The Titans spend multiple issues in the future where things get convoluted. Superboy is replaced by a different Superboy, the son of Superman in the future (who I guess is the source of the cells used to clone the Superboy who's been running around). But the Titans don't realize he's been replaced and he pretends like he's one of them for a purpose that is taking place in another title, I guess.

In the end, Solstice and Kid Flash stay in the future as prisoners, Superboy stays in the future because he has his own book where these things make sense, and Red Robin, Wonder Girl, and Raven go back to the present...only to discover that their headquarters (a yacht -- no, really, their headquarters is a yacht) is under siege, but being defended by Bunker and Beast Boy. They join the fight and are victorious thanks to some help from the newly returned Skitter, who still has an awful name.

The series concludes with Teen Titans Annual #3, which doesn't so much set up the next series as wipe off the chalk board of this one. All the business with Harvest and N.O.W.H.E.R.E. is swept up, made nice and tidy. The team seems to go their separate ways, but it's not entirely clear if they've split up for good or not.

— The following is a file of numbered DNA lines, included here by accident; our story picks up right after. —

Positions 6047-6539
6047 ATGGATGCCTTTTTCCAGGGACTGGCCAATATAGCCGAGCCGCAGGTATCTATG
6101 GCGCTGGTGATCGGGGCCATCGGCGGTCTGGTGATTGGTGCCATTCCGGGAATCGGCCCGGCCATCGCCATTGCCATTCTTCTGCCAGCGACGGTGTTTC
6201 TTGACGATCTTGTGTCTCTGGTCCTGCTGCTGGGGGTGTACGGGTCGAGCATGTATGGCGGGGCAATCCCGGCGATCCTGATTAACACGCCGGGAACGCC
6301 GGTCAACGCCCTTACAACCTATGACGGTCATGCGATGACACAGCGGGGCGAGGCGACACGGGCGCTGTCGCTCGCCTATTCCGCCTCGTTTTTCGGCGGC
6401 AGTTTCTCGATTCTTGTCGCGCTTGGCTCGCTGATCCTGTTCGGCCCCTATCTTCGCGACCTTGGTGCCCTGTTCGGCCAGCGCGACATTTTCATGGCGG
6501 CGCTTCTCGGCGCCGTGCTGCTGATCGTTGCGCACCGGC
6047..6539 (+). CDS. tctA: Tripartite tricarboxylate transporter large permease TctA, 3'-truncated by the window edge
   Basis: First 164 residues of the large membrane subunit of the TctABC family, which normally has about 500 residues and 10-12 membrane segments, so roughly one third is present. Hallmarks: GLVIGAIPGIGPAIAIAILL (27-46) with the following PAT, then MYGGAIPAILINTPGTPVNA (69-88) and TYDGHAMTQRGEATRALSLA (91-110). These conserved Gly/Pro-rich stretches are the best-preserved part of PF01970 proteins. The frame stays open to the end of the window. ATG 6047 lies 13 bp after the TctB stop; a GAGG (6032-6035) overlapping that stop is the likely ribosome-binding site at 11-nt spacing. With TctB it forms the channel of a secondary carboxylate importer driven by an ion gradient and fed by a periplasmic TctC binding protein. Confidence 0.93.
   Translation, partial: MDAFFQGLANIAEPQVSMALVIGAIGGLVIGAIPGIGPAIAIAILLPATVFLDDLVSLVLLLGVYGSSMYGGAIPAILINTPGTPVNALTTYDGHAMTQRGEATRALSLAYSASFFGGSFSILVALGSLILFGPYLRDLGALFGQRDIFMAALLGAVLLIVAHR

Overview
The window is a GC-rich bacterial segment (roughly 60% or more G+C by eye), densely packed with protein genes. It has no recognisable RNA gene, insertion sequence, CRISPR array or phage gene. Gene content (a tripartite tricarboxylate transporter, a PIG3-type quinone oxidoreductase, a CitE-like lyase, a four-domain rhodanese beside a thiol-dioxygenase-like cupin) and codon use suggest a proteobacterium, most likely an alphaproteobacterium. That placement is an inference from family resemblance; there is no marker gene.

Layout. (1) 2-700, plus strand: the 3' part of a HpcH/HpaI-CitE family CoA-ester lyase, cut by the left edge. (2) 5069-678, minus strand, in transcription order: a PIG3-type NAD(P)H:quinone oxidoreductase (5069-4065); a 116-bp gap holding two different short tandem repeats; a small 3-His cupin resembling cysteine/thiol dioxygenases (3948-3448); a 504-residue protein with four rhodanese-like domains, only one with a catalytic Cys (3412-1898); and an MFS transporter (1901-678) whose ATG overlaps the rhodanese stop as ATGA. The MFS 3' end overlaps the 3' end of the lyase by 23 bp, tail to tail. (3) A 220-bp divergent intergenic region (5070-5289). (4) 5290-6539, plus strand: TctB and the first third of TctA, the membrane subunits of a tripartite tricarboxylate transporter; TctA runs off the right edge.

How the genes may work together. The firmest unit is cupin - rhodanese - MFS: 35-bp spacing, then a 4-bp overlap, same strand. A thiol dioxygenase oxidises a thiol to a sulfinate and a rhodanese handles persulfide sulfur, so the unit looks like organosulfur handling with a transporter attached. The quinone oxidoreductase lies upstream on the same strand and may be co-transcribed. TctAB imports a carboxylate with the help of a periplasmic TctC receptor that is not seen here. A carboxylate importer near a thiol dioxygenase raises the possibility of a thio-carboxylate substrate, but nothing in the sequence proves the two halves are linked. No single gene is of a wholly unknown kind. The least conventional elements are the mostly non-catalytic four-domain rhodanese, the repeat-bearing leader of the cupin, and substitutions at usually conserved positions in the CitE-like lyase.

I could go on and on about how this series doesn't contain anything that made the Teen Titans special, but that's ultimately secondary to the fact that it just wasn't very good. It was a mediocre superhero book that placed its emphasis on plot and surface character traits instead of really digging into the characters and giving us reasons to like them. They're left so empty, in fact, that we're forced to fill them what we already know of the characters, which ends up being at odds with what little we do see on the page.

The New 52 version of Teen Titans doesn't cry out for a second series, but apparently DC thought they should have another shot.

The New Series

With so many series under their belt, it's amazing that each Titans relaunch has managed to feel like a relaunch; every new #1 features a substantially different team, so it feels like a new beginning. Look at the change from the first Teen Titans series to New Teen Titans, or from The Titans back to Teen Titans. Big changes happened since we last saw our favorite characters, and that's reflected in the line-ups.